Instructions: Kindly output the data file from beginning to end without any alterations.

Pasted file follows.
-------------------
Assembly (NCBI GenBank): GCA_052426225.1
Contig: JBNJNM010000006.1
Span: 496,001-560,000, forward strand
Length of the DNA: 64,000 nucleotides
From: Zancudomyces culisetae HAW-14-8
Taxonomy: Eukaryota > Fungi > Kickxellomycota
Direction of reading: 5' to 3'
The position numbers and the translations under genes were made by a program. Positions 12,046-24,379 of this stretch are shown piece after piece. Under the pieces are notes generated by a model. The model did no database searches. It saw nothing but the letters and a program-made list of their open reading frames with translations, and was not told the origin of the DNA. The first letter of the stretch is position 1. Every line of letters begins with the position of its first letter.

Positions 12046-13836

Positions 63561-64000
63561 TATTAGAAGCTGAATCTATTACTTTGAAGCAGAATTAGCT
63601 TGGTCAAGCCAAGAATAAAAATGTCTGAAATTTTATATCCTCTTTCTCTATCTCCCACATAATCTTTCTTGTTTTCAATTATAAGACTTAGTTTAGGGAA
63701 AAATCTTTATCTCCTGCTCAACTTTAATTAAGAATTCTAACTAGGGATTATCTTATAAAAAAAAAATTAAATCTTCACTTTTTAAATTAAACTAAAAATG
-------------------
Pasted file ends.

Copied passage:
Assembly (NCBI GenBank): GCA_052426225.1
Contig: JBNJNM010000006.1
Span: 496,001-560,000, forward strand
Length of the DNA: 64,000 nucleotides
From: Zancudomyces culisetae HAW-14-8
Taxonomy: Eukaryota > Fungi > Kickxellomycota
Direction of reading: 5' to 3'
The position numbers and the translations under genes were made by a program. Positions 12,046-24,379 of this stretch are shown piece after piece. Under the pieces are notes generated by a model. The model did no database searches. It saw nothing but the letters and a program-made list of their open reading frames with translations, and was not told the origin of the DNA. The first letter of the stretch is position 1. Every line of letters begins with the position of its first letter.

Positions 12046-13836

Positions 63561-64000
63561 TATTAGAAGCTGAATCTATTACTTTGAAGCAGAATTAGCT
63601 TGGTCAAGCCAAGAATAAAAATGTCTGAAATTTTATATCCTCTTTCTCTATCTCCCACATAATCTTTCTTGTTTTCAATTATAAGACTTAGTTTAGGGAA
63701 AAATCTTTATCTCCTGCTCAACTTTAATTAAGAATTCTAACTAGGGATTATCTTATAAAAAAAAAATTAAATCTTCACTTTTTAAATTAAACTAAAAATG